Hundis refer to financial instruments evolved on the Indian sub-continent used in trade and credit transactions. They were used
- as remittance instruments (to transfer funds from one place to another),
- as credit instruments (to borrow money [IOUs]),
- for trade transactions (as bills of exchange).
Technically, a Hundi is an unconditional order in writing made by a person directing another to pay a certain sum of money to a person named in the order. Hundis, being a part of the informal system have no legal status and are not covered under the Negotiable Instruments Act, 1881. Though normally regarded as bills of exchange, they were more often used as equivalents of cheques issued by indigenous bankers.
A Representative Darshani Hundi.
Nisani Hamare Gharu khate nam mandna.
Early 20th Century
Dastkhat Brijkishore Bhargava ke hundi likhe mujib sikar desi.
Sidh sri Patna subhastane chiranjeeva bhai Rikhabchand Bridhichan yog sri Jaipur se likhi Brijkishore Bhargava kee asis banchna, apranch hundi aik rupia 2,000 akshare rupia do hazar ke nime rupia aik hazar ka duna yahan rakha sah Sri Punamchandji Harakchandji pas miti Mangsir bad baras (12th) puga turat sah-jog rupia chalan ka dena. Sambat 1990, Miti Mangsir bad baras,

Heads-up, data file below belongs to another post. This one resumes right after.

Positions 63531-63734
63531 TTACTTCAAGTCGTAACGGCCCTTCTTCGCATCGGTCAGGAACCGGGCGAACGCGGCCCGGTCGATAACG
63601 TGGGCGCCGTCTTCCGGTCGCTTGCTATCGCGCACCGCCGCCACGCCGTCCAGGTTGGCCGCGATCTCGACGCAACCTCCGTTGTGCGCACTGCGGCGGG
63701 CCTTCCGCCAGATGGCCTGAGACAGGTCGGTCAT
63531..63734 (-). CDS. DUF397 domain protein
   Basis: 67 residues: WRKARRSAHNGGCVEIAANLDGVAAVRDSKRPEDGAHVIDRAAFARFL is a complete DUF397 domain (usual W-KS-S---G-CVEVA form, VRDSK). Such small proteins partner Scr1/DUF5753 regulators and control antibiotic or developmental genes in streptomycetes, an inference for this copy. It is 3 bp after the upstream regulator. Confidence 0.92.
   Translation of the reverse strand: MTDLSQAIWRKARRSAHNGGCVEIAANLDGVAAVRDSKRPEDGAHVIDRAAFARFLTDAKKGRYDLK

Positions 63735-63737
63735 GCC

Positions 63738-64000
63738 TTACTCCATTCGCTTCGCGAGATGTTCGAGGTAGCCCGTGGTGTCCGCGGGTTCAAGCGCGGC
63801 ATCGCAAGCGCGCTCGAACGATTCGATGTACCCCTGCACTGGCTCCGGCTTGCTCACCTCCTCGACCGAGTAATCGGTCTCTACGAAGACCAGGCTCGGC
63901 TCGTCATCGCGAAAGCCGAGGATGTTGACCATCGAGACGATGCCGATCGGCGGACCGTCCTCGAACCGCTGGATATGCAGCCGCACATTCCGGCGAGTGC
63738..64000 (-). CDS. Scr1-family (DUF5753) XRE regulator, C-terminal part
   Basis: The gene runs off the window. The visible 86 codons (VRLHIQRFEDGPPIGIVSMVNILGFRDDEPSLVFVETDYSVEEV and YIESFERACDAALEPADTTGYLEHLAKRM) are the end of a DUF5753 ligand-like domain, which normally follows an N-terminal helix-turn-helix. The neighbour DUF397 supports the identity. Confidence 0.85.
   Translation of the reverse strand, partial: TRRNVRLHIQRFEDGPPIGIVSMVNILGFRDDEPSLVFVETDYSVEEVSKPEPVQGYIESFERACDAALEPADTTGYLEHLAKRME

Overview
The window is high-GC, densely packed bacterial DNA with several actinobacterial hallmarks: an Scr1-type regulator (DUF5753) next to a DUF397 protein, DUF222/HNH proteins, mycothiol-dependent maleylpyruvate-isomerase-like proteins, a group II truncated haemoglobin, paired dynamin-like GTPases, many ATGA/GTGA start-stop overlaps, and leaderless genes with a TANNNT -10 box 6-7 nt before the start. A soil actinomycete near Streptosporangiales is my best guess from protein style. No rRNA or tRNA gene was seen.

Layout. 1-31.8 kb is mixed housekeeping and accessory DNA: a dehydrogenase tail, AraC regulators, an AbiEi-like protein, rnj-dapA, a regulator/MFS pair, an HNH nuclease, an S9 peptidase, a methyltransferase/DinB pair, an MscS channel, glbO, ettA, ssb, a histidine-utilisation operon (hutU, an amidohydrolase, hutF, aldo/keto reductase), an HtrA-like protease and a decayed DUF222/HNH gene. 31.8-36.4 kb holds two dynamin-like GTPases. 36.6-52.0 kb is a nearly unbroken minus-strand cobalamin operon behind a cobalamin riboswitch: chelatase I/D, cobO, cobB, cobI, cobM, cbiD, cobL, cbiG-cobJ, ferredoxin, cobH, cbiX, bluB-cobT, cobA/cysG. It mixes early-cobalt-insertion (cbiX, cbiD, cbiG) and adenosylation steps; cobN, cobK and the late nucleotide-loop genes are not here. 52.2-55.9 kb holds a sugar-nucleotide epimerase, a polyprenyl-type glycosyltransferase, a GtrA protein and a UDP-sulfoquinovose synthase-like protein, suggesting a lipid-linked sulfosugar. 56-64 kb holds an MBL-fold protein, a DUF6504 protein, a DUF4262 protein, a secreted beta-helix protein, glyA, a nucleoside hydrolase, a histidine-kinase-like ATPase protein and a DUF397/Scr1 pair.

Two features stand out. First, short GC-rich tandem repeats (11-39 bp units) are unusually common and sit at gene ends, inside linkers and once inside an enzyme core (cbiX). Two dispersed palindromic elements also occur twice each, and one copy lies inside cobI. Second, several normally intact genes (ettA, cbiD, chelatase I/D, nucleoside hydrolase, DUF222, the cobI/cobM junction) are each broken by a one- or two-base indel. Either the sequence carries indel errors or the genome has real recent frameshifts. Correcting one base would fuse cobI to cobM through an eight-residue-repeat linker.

Neme Neme rupia panchsau ka chauguna pura do hazar kardejo.
'1' Chiranjeeva Rikhabchand Bridhichand, Patna.
TranslationPlace it to the debit of our account.
Signature: Honour the Hundi written by Brijkishore Bhargava.
Greetings to Messrs. Rikhabchand Bridhichand, son of the fair city of Patna on whom the Hundi for Rs 2,000 (in words Rupees Two thousand only) is written by Brij Kishore Bhargava from Jaipur. Rupees one thousand if doubled make the sum of the hundi. The hundi has been drawn from here in favour of Messrs. Punamchand Harackchand on 12th Mangsir 1990, which please honour on presentation in the current money.
Four times of Rs. 500 make the sum of Rs. 2,000 for which the hundi is drawn.
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